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The balance of powers between the three branches of the federal government does not shift in any predictable or systematic way from year to year. Over the years, the executive branch has become more powerful, but this does not necessarily happen on a year-to-year basis. In other words, we cannot know that the executive branch will have more power next year than it had this year. Instead, power shifts somewhat randomly, depending on political circumstances.
Over time, the executive branch has gotten stronger. This has generally happened because of wars and other crises. When the country faces a crisis, Americans generally want the President to be strong so as to lead them out of the crisis. When this happens, the executive branch gets powers that it rarely relinquishes after the crisis is over. In addition, the increasing importance of the media has helped presidents gain more power over Congress through the years. This is because the President is the one face of the country and can get plenty of media attention very easily. Members of Congress have a much harder time, thus making it much easier for the president to lead the country.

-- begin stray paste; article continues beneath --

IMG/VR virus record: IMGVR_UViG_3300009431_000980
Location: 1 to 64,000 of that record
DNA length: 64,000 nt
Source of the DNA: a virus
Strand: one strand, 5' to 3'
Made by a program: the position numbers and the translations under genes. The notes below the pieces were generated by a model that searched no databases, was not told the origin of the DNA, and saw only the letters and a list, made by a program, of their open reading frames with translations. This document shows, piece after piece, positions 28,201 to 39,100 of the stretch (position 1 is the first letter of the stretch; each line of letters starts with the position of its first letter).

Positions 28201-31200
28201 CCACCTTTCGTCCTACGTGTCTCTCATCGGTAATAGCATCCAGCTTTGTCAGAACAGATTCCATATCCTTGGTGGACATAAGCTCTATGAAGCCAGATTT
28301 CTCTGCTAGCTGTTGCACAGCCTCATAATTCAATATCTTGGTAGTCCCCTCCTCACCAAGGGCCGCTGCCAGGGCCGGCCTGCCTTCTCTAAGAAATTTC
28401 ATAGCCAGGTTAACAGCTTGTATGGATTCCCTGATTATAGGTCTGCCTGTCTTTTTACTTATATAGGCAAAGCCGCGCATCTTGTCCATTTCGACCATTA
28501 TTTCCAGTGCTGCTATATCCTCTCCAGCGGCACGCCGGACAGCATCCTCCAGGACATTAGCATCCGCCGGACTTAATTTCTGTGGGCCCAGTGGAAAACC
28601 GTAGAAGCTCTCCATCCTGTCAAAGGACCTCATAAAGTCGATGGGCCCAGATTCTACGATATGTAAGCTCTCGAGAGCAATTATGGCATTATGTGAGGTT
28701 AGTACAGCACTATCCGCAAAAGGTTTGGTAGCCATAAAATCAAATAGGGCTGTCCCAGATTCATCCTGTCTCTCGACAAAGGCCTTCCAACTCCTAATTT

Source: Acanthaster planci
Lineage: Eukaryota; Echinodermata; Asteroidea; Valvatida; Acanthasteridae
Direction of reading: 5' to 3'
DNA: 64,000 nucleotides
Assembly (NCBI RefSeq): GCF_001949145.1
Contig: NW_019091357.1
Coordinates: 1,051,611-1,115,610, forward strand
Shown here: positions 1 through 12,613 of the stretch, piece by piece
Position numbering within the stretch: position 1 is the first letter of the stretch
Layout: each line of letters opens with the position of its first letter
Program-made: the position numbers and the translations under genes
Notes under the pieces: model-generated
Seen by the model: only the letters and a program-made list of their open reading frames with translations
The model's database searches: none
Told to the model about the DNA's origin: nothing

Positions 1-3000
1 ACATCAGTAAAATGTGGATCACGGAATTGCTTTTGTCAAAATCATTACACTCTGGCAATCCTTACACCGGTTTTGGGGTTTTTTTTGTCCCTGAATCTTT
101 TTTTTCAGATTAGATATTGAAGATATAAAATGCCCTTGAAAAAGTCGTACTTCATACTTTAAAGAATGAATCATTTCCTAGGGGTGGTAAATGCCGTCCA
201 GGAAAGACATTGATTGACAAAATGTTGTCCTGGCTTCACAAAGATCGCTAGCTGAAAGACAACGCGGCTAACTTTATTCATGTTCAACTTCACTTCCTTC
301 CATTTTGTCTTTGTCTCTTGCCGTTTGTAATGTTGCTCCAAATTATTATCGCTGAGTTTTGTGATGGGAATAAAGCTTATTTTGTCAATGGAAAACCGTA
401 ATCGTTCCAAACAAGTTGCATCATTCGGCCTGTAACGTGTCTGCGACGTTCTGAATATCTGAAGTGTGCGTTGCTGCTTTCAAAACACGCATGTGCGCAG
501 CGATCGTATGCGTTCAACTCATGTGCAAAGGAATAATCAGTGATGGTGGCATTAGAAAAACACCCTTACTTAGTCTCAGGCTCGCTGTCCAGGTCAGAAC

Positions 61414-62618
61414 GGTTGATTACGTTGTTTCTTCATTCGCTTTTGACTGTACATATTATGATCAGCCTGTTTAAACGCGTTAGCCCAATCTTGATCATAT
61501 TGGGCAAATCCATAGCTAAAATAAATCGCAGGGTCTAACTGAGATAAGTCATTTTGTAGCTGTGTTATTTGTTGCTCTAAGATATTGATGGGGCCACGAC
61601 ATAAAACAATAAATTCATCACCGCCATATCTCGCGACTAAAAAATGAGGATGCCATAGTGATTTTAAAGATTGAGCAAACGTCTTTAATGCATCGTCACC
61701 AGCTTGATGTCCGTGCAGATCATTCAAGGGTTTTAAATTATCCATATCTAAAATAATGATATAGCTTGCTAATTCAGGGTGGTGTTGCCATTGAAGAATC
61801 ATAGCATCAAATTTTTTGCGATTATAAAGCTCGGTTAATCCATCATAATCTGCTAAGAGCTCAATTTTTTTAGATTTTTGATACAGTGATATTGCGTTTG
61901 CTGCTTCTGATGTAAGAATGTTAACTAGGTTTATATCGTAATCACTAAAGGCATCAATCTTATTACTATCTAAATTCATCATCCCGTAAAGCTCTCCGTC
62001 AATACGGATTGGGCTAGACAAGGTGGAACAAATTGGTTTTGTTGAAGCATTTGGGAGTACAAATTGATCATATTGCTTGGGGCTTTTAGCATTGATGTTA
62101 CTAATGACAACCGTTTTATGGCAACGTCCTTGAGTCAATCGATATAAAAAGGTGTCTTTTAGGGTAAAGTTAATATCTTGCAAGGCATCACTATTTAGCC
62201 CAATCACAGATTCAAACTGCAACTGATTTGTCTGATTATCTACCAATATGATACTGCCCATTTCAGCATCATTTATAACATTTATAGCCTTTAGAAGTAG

From year to year, though, the balance of power between the branches does not necessarily change. It changes randomly, based on circumstances. If there is a major crisis (like the 9/11 attacks) it shifts to the executive as Americans want strong leadership. If the economy gets worse, the president’s approval ratings can go down and Congress can gain some power. If the president and Congress are of different parties (as things are now), a stalemate occurs, with the two branches’ powers canceling one another out. Power can shift based on whether the President is a particularly effective or ineffective politician. Power can shift if a Congressional leader arises who is a very good politician. All of these are relatively random things, so we cannot predict which branch will have more power on a year-to-year basis.
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